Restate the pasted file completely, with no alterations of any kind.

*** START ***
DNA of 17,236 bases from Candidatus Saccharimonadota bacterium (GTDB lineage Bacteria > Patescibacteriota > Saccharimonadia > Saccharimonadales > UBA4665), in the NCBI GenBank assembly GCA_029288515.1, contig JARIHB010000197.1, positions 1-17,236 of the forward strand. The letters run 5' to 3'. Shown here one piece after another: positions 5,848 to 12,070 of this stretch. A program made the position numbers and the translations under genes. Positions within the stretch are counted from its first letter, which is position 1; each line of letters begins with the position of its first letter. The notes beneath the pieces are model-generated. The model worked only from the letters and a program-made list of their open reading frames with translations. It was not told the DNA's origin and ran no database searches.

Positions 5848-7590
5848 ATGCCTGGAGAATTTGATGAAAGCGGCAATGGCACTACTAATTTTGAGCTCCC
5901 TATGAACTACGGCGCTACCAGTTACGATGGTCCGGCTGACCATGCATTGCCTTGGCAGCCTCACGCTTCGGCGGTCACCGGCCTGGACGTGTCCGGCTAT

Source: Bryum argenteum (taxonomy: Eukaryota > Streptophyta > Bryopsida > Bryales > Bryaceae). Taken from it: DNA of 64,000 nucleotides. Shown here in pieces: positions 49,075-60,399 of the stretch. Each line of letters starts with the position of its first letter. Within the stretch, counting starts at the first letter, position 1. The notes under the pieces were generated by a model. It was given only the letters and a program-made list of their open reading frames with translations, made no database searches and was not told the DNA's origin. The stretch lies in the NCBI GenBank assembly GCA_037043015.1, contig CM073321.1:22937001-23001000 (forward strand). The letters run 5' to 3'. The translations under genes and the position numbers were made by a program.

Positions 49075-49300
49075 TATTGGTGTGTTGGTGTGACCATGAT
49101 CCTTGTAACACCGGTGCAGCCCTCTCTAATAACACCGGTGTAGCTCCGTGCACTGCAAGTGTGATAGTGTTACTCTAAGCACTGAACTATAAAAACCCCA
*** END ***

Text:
DNA of 17,236 bases from Candidatus Saccharimonadota bacterium (GTDB lineage Bacteria > Patescibacteriota > Saccharimonadia > Saccharimonadales > UBA4665), in the NCBI GenBank assembly GCA_029288515.1, contig JARIHB010000197.1, positions 1-17,236 of the forward strand. The letters run 5' to 3'. Shown here one piece after another: positions 5,848 to 12,070 of this stretch. A program made the position numbers and the translations under genes. Positions within the stretch are counted from its first letter, which is position 1; each line of letters begins with the position of its first letter. The notes beneath the pieces are model-generated. The model worked only from the letters and a program-made list of their open reading frames with translations. It was not told the DNA's origin and ran no database searches.

Positions 5848-7590
5848 ATGCCTGGAGAATTTGATGAAAGCGGCAATGGCACTACTAATTTTGAGCTCCC
5901 TATGAACTACGGCGCTACCAGTTACGATGGTCCGGCTGACCATGCATTGCCTTGGCAGCCTCACGCTTCGGCGGTCACCGGCCTGGACGTGTCCGGCTAT

Source: Bryum argenteum (taxonomy: Eukaryota > Streptophyta > Bryopsida > Bryales > Bryaceae). Taken from it: DNA of 64,000 nucleotides. Shown here in pieces: positions 49,075-60,399 of the stretch. Each line of letters starts with the position of its first letter. Within the stretch, counting starts at the first letter, position 1. The notes under the pieces were generated by a model. It was given only the letters and a program-made list of their open reading frames with translations, made no database searches and was not told the DNA's origin. The stretch lies in the NCBI GenBank assembly GCA_037043015.1, contig CM073321.1:22937001-23001000 (forward strand). The letters run 5' to 3'. The translations under genes and the position numbers were made by a program.

Positions 49075-49300
49075 TATTGGTGTGTTGGTGTGACCATGAT
49101 CCTTGTAACACCGGTGCAGCCCTCTCTAATAACACCGGTGTAGCTCCGTGCACTGCAAGTGTGATAGTGTTACTCTAAGCACTGAACTATAAAAACCCCA